Horatio Hornblower

Back in the day—circa 2003—I discovered a book series by Patrick O’Brian. It is called the Aubrey-Maturin series, named after the main character, a British Navy captain in the Napoleonic era and his good friend, the ship’s doctor. I first became aware of said series after seeing an excellent movie based on these novels. The movie is Master and Commander: The Far Side of the World and if you haven’t seen it, I urge you to do so. It’s so much better than the drivel they pass off as movies nowadays (but that is a subject for another blog post).

Anyway, I spent about two years reading all twenty of the Aubrey-Matruin novels (I never did get a chance to read the unfinished twenty-first book, sadly enough). They weren’t easy to get through, as the writing can be dense and confusing, but I persevered. By the time I finished, I was a bit tired of Patrick O’Brian’s writing style, but I had developed a lifelong love of the Napoleonic era.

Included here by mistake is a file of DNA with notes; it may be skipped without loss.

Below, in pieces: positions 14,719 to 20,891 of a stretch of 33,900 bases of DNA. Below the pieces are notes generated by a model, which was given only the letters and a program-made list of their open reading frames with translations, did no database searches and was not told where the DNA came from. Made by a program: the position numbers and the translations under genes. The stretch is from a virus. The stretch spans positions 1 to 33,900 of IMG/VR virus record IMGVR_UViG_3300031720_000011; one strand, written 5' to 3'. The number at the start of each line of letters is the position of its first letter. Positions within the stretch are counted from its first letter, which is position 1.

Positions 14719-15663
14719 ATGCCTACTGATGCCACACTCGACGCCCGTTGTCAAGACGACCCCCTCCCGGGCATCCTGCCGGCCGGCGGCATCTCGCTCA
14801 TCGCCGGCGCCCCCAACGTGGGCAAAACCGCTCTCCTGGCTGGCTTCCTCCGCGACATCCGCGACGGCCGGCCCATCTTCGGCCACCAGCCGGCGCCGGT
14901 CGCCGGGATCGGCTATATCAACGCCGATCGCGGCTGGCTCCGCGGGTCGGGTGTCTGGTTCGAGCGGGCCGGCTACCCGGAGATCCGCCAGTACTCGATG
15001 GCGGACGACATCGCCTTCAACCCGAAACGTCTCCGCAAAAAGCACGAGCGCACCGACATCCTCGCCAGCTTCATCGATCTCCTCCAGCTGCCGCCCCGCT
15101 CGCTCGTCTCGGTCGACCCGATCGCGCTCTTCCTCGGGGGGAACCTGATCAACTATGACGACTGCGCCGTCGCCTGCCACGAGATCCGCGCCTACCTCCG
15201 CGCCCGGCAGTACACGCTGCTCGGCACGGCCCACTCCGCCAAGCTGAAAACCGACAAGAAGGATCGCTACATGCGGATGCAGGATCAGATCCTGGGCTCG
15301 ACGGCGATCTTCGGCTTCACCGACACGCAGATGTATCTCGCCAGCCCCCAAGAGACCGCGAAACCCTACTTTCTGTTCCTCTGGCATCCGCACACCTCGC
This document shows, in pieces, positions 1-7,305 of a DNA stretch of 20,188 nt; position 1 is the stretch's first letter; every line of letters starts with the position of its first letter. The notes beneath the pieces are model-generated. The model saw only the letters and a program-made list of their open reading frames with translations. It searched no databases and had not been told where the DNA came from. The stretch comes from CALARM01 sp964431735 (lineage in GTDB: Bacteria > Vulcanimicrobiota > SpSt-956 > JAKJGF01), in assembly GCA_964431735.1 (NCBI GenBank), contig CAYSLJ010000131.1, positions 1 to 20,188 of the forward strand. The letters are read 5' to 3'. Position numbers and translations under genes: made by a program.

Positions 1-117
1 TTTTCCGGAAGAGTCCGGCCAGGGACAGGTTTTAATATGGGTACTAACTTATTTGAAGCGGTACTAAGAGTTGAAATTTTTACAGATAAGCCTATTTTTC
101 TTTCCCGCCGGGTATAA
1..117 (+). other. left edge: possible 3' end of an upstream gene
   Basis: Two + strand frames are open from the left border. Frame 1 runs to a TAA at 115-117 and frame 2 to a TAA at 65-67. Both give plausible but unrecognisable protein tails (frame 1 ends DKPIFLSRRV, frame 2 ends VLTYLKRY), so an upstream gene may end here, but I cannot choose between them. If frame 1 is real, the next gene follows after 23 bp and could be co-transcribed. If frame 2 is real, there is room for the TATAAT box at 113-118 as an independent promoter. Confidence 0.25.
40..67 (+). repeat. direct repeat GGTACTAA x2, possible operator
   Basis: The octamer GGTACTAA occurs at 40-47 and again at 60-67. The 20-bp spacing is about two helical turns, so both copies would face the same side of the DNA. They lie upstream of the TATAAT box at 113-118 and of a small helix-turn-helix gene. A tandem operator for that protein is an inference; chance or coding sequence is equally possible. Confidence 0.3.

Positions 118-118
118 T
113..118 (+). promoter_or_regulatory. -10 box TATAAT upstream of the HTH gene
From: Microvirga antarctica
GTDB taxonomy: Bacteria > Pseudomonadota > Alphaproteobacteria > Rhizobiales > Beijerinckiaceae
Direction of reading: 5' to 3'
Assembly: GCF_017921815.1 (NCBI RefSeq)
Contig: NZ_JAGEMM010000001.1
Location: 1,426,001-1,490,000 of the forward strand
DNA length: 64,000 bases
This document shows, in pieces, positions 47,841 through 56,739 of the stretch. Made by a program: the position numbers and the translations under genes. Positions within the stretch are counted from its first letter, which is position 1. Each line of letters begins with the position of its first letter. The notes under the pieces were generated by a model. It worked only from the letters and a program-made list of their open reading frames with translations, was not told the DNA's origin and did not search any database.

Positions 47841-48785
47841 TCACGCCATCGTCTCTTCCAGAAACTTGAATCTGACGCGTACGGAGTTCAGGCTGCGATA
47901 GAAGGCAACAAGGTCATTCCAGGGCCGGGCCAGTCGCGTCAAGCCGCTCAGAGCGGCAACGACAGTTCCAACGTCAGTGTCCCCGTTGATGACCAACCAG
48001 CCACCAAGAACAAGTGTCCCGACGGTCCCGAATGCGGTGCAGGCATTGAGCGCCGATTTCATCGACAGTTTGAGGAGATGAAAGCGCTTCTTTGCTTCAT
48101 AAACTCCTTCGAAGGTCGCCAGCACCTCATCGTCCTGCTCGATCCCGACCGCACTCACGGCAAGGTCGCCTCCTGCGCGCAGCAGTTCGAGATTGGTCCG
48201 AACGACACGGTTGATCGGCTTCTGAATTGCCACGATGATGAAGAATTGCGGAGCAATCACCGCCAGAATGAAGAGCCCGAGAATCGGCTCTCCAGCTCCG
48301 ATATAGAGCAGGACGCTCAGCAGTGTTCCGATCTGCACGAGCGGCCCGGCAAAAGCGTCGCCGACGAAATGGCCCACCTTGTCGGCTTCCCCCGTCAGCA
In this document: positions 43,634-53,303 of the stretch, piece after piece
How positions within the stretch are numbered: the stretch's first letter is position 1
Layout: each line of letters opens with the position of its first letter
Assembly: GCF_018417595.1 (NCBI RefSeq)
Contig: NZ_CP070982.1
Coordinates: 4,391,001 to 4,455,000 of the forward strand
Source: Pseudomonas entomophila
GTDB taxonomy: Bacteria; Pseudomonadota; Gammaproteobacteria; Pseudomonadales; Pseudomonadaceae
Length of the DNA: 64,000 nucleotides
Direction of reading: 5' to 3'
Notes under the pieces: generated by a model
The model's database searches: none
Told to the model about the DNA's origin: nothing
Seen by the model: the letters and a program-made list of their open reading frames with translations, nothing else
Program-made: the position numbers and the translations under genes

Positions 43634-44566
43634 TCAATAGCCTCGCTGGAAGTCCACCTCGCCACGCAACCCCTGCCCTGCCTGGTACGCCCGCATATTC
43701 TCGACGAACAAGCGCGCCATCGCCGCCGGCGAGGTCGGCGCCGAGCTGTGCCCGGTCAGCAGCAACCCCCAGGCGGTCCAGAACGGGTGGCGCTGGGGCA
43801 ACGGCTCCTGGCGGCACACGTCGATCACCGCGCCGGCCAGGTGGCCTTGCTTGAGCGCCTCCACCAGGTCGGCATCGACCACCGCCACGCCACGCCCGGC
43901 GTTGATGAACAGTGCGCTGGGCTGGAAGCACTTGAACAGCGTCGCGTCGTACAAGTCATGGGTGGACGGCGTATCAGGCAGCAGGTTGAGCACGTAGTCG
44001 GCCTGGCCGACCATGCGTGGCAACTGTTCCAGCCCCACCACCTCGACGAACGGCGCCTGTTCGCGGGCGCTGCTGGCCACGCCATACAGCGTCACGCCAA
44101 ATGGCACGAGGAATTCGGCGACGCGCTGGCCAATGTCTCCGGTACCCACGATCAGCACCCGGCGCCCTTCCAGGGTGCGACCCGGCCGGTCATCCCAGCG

The whole time I was reading the Patrick O’Brian books, I kept seeing reference to a series by C.S. Forester about a character named Horatio Hornblower, also a Royal Navy captain during the Napoleonic Wars. Forester’s books were written before O’Brian’s and were allegedly the inspiration for the Aubrey-Maturin saga. Alas, I took a long break from fiction about the Napoleonic era and didn’t get a chance to check out C.S. Forester’s books—until now.

Dear readers, these books are fantastic! I really love them. I’ve devoured four of them already. The one I just finished today, Commodore Hornblower, even has the advantage of taking place in Russia for most of the book, which is great. And this is the Russian Empire, which as you may know, is basically my favorite thing ever. Forester’s writing is a lot less turgid than O’Brian’s, which makes the whole experience a lot more enjoyable. I like the character development and all the nautical descriptions and historical delights and all the other goodies present in this series. Seriously, these books are great fun to read.

After I schedule this post to be published, I think I’m going to go start on the next book in the series. See you in a little while—I’ll be traveling at sea (vicariously) as I read!


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